:: June 3 ::


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The past few weeks have been filled with garden planting, rotating the sheep weekly on fresh grazing ground; moving the goats daily to new brushy/woods spots for munching; watching the lambs and goat kids at play (endless amusement); checking in on our sproutlings; and working on knitting projects. Throughout this, I am also keeping in mind our First Grade year that is ahead of us and which will begin in only three months time.

I have been listening in on the Global Waldorf Expo and I’ve been so inspired and impressed by things various speakers have discussed. Sally Fallon had an excellent talk about nutrition and our need for healthy fats and good whole food. Christine Goodale gave a talk which I almost didn’t listen to because it was titled “Waldorf Kindergarten in the Home,” and I have been so focused on preparing for the grades, it just didn;t sound relevant to where my head is right now. But I’m so thankful I did listen, because it actually was incredibly relevant, even for parents working with the grades. She talked about working with the rhythm of your life and fitting grades work into that…after all, Waldorf education is based on the home life, but sometimes we homeschoolers forget that and try to recreate a Waldorf classroom experience, which is sort of a funny twist of events. She also talked about not being afraid to allow the child’s main work to be play, how important play is in childhood throughout all the ages, not just the first 7 years. A 3 year old needs to play like a 3 year old needs to play, 7 year old needs to play like a 7 year old needs to, and a 13 year old should play like a 13 year old needs to, and this is the ultimate work of childhood. The 3 R’s are emphasized in our society at the detriment of natural child development, and natural child development unfolds through play.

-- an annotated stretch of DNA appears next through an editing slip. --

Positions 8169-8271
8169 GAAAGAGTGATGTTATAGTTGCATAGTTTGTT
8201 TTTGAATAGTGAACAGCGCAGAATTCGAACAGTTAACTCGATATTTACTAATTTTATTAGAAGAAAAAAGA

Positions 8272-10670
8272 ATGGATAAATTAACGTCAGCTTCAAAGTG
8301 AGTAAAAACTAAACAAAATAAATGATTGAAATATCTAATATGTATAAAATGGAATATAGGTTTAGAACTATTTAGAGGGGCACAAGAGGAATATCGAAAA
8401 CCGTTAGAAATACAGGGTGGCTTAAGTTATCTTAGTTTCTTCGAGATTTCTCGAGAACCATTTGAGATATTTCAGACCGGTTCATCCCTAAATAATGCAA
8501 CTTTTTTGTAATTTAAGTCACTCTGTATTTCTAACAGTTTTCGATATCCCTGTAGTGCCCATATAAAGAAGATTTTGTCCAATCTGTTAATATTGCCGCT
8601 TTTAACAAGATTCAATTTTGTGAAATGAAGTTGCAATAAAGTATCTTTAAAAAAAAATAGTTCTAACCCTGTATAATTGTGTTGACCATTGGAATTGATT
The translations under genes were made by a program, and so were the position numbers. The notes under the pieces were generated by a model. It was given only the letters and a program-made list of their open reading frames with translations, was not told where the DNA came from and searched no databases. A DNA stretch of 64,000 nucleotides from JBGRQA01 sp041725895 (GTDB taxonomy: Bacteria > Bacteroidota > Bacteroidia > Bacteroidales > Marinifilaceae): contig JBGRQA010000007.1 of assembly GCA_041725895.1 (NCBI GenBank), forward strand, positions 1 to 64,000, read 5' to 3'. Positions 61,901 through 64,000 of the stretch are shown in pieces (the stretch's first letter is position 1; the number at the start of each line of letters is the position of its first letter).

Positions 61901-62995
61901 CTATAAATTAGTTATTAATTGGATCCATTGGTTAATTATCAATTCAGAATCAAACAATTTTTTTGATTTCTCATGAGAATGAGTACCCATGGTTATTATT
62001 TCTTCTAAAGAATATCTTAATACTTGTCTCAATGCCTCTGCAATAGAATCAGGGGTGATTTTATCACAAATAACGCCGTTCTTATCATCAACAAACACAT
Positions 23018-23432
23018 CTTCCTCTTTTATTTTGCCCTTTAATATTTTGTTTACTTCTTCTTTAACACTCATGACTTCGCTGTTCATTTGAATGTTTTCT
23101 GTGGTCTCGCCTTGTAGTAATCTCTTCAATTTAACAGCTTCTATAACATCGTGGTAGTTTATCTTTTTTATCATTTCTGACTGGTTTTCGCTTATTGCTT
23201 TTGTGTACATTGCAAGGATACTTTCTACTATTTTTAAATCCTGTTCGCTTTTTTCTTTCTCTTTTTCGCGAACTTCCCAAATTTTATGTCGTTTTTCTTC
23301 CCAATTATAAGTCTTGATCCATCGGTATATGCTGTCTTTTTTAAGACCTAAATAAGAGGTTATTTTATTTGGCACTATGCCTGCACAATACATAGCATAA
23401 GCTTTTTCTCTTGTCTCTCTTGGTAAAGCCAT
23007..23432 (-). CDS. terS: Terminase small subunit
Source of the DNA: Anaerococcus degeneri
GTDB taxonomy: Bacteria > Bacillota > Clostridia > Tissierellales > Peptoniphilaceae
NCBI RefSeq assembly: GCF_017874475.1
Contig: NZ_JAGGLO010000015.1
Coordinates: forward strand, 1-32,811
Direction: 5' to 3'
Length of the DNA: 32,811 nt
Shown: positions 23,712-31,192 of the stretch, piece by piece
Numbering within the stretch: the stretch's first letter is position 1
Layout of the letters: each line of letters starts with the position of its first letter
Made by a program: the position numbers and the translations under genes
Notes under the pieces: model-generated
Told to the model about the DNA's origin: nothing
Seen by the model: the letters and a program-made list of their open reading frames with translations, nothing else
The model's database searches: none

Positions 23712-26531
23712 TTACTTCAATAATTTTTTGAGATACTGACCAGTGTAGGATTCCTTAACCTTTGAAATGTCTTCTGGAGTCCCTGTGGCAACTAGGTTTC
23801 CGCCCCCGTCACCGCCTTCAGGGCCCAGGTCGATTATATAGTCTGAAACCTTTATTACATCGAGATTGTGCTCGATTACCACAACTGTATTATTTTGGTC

This specific talk has encouraged me to reevaluate my plans for the fall, and I am thinking of taking a step back in work load. In reality, First Grade should be a gradual bridge out of the pure play and fantasy of Kindergarten and into the more grounded world of Second Grade. I am not sure what this will look like in practice (yet) but I want to make sure I do not lift the veil of dreaminess prematurely. In reality, Sophia is still very dreamy.

Wow, well I didn’t plan to discuss anything except the garden and animals tonight, but there we go anyway. This stuff has been on my mind tonight. 🙂

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This entry was posted in 1st Grade, Family life, Farm life, Garden, Play, Waldorf. Bookmark the permalink.

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